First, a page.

On Remembrance Day, amid all the photos posted on social media of grandfathers who fought in the wars, I would like to honour my grandfather, the deserter. He held some sort of minor rank in the Russian army that allowed him to see early that the Czar was sending troops out horribly under-equipped for war. He sent his men home and fled the country with a price on his head.
Remember that scene in Dr. Zhivago? It’s just drama, of course, but somewhere in there is a story like my grandfather’s.
Twice now I have seen a TV show about ancestry with interviews of famous people who were ashamed to find out their forefathers chose not to join “the Patriots” who won the violent conflict that established the direction their nation took. Instead their great great great grandpappies (or their surviving families) also fled to Canada. The famous peoples’ reactions upon discovering this news puzzled me. In Canada their forefathers’ choices are not a source of shame. They are called United Empire Loyalists. In Canada they are heroes, ancestors who are honoured, not sources of embarrassment.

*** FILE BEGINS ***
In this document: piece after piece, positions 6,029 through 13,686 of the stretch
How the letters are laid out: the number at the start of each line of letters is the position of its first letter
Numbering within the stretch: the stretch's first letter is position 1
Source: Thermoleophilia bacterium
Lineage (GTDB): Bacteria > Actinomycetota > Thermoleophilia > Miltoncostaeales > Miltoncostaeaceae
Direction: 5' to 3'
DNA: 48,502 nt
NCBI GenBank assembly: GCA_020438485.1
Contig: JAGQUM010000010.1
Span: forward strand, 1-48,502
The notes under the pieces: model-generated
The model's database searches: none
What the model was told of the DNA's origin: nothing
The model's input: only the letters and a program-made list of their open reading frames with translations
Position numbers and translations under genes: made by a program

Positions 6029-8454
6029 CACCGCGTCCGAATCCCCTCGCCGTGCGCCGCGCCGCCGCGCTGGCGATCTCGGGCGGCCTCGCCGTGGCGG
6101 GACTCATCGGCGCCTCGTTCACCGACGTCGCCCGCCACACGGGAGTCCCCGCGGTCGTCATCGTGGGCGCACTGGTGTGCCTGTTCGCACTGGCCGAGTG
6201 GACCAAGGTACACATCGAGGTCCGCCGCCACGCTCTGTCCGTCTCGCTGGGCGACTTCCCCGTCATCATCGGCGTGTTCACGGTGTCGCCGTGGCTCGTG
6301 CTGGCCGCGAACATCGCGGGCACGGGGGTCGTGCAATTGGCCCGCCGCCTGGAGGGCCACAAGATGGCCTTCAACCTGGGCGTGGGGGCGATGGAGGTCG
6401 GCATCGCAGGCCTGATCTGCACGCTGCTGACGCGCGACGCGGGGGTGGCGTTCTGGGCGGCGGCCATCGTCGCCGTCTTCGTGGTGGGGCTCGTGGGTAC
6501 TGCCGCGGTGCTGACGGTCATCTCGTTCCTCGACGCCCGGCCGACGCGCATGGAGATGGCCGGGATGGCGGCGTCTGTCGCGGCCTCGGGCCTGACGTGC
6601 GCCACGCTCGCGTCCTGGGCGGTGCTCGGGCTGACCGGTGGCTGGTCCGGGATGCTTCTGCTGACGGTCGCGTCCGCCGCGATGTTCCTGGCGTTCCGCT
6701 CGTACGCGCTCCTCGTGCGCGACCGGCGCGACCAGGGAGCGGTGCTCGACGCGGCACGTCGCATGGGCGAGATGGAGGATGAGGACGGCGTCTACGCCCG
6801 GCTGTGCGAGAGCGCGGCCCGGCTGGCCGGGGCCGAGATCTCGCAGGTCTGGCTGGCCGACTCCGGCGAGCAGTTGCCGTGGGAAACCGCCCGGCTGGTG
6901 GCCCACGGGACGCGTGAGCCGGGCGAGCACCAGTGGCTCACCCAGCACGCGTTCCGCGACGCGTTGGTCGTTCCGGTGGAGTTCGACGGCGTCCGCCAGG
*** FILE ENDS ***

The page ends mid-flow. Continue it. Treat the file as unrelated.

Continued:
That’s the way it is with war. Often you can’t tell heroes from villains, loyalists from rebels, patriots from deserters, until the history books are written, and even then it depends on who writes them.
Grandfather’s son grew up to fight in WWII in the Netherlands. Uncle was overwhelmed by their genuine expressions of gratitude when he visited Europe 40 years later. He knew he had done the right thing.
Sometimes courage is fighting for the King or for the President, and sometimes courage is laying down your arms in the midst of a stupid, pointless conflict and dismissing your men, even if it means risking standing in front of a firing squad yourself. The man in the photo spent the rest of his life looking over his shoulder, but he also knew he had done the right thing.
Thank you, Grandfather.